Get your Health question answered in 3 easy steps
A Doctor will be with you shortly
Ask a Doctor Now
132 Doctors are Online
Ask a Urologist   »  

Radiation treatments for prostate cancer done. Getting frequent urinate. Is this part of the radiation side effects?

User rating for this question
Answered by

General & Family Physician
Practicing since : 1978
Answered : 6714 Questions
I finished my Radiation treatments for Prostate Cancer XXXXXXX 27th . My urinary side affects
very from day to day. The one thing I question is what makes me have at times strong ungentcy . If I have any urge to urinate and I waite a little or run water ,it very hard to hold.
Is this part of the radiation side affects? Any surjestion on how to deal with this. A couple times I wet when I was not able to get to a bath room fast enough I wet myself some.
Posted Wed, 25 Jul 2012 in Urinary and Bladder Problems
Answered by Dr. Pavan Kumar Gupta 1 hour later
Hello and thanks for the query.
These symptoms of yours are the side effects of radiotherapy and is called as radiation cystitis.
You may find you have to pass urine more often than usual. And you may have a burning feeling when you do.  The radiation has inflamed the lining of your bladder. This may get worse as you go through your course of treatment. But it should get better within a few weeks of finishing. It will help if you drink plenty of fluids. Some people think particular drinks can help, such as cranberry juice or pills as you are taking them. Cranberry juice can increase the effects of warfarin (a blood thinner or anticoagulant). So don't start drinking cranberry juice if you are taking warfarin.

You may find that some drinks can make the bladder worse, such as tea and coffee. You can experiment for yourself and see what works for you. You should avoid potassium citrate, an old fashioned remedy for cystitis.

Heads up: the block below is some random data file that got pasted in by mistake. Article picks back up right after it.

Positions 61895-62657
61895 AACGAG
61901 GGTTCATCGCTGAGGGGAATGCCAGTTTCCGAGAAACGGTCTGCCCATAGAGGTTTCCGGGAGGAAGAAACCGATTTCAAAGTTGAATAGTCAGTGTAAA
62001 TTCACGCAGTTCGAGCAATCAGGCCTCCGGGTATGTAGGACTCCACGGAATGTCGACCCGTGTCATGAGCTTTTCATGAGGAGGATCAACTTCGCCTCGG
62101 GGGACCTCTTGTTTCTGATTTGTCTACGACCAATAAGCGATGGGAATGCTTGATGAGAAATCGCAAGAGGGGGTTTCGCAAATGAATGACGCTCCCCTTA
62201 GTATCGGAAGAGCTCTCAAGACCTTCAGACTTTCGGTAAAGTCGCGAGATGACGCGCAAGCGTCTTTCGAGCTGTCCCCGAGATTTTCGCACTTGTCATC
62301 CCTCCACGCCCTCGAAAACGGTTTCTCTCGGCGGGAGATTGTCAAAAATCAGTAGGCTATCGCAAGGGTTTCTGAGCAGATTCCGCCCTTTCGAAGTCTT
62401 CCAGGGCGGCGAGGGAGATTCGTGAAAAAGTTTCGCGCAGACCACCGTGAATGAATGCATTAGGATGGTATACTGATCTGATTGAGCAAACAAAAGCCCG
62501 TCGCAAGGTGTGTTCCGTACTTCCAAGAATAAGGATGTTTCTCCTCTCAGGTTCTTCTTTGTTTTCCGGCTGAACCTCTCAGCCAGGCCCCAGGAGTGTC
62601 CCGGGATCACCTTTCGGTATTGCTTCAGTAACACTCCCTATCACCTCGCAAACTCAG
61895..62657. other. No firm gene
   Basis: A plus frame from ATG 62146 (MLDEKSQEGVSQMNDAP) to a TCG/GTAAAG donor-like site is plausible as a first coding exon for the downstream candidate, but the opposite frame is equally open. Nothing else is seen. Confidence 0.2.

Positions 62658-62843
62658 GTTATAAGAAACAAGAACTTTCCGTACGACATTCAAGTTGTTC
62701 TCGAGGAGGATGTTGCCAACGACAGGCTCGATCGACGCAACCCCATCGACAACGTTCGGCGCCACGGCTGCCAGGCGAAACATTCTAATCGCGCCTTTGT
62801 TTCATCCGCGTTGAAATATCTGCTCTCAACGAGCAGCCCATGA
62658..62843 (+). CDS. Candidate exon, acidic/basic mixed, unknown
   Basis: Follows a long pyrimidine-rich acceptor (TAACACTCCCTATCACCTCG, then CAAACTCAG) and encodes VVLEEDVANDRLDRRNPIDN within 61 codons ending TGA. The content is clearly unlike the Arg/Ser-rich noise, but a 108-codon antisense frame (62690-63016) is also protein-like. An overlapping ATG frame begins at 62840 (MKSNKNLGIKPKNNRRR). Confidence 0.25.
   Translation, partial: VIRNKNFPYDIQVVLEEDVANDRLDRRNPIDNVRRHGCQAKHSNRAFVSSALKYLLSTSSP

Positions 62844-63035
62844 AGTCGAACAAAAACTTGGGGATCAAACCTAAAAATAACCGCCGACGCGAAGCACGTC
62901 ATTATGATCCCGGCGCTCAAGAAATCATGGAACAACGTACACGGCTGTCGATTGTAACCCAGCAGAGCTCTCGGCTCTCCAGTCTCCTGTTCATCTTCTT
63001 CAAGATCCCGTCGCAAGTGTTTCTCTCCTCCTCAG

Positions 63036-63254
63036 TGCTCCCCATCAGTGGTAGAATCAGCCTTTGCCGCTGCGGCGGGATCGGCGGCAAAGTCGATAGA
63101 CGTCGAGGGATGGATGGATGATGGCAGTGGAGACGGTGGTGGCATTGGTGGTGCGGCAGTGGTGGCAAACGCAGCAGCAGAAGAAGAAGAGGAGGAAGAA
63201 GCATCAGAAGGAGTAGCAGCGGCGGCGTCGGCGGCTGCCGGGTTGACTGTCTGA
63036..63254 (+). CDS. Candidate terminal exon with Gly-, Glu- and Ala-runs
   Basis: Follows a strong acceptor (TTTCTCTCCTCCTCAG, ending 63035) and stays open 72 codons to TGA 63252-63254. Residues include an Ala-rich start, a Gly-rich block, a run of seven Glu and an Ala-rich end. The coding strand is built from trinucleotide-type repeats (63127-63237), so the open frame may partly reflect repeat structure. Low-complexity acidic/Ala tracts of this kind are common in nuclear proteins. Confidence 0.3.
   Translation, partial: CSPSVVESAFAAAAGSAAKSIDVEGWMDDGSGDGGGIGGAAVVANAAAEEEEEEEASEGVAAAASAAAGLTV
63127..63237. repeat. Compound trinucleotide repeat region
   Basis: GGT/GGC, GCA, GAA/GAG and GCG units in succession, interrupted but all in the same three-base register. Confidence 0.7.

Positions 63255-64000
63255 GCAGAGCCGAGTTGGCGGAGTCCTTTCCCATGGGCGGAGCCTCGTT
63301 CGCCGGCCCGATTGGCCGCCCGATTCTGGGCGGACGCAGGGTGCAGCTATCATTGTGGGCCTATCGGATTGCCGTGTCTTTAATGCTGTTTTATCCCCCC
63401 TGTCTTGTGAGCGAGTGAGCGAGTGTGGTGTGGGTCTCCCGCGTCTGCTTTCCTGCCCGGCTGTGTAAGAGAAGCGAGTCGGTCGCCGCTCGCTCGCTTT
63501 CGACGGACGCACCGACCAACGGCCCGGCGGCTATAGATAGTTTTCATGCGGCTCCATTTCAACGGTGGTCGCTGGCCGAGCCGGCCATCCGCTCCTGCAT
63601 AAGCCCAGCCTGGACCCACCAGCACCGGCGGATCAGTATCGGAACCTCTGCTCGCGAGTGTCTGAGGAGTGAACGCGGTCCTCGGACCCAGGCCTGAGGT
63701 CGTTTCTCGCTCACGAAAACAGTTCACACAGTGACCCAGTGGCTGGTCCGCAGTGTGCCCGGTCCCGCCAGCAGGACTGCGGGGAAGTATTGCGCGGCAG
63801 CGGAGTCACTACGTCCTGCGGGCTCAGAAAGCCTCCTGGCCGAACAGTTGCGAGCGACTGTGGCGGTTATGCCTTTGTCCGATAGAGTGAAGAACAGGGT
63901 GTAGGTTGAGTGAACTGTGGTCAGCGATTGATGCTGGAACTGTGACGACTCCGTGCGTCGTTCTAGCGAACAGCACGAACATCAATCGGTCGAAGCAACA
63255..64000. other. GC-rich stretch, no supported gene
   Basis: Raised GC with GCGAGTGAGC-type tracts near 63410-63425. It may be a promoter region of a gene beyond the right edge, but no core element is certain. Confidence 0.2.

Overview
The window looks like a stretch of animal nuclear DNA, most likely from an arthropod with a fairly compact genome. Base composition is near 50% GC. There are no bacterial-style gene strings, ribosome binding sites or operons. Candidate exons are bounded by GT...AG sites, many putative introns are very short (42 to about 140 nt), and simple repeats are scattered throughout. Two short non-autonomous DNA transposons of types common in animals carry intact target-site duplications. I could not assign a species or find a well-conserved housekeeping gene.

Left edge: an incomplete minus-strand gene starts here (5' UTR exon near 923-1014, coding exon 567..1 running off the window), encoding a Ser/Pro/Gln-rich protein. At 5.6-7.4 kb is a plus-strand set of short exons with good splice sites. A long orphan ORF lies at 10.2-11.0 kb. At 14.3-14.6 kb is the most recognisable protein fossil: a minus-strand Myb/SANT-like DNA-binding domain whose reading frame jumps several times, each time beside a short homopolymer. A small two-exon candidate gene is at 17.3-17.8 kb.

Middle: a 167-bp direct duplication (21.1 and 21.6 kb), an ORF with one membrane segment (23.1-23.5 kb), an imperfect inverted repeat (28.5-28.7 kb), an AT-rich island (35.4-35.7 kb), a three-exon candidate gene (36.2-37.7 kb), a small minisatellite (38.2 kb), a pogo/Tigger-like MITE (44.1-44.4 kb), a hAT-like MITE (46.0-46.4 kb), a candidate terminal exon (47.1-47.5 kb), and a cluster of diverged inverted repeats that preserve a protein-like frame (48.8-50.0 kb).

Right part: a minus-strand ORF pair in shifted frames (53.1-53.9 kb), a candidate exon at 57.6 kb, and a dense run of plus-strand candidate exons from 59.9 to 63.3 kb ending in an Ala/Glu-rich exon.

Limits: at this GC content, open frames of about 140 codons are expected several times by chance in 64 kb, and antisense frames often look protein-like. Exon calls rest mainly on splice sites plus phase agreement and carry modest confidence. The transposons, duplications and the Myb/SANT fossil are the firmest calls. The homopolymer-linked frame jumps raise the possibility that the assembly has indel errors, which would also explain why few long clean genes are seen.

These effects usually disappear within a few weeks of finishing your treatment.

Pharmacologic therapy for radiation cystitis is primarily aimed at relief of symptoms. Symptomatic frequency and urgency are best treated with anticholinergic agents. Once all other causes of dysuria have been ruled out, phenazopyridine can be used to provide symptomatic relief. If the symptoms of radiation cystitis are not severe but are significant enough for a patient to seek help, pentosan polysulfate sodium (Elmiron), with or without pentoxifylline for pain, is a reasonable first step. For severe hematuria, instillation of a variety of agents into the bladder may be tried.

This is just a brief that tells you that medical treatment can be given to you if you are having severe problems but any treatment or any medication should be taken only after consultation with your treating doctor.

I hope to have answered your query however you may revert to me for any further query.
Best of luck.
Above answer was peer-reviewed by
Share on Facebook
Share on Twitter
Share on Google+
Question is related to
Diseases and Conditions

The user accepted the expert's answer

Ask a Urologist

© Ebix, Inc. All Rights Reserved.
All the information, content and live chat provided on the site is intended to be for informational purposes only, and not a substitute for professional or medical advice. You should always speak with your doctor before you follow anything that you read on this website. Any health question asked on this site will be visible to the people who browse this site. Hence, the user assumes the responsibility not to divulge any personally identifiable information in the question. Use of this site is subject to our Terms & Conditions
Already Rated.
Your rating:

Ask a Doctor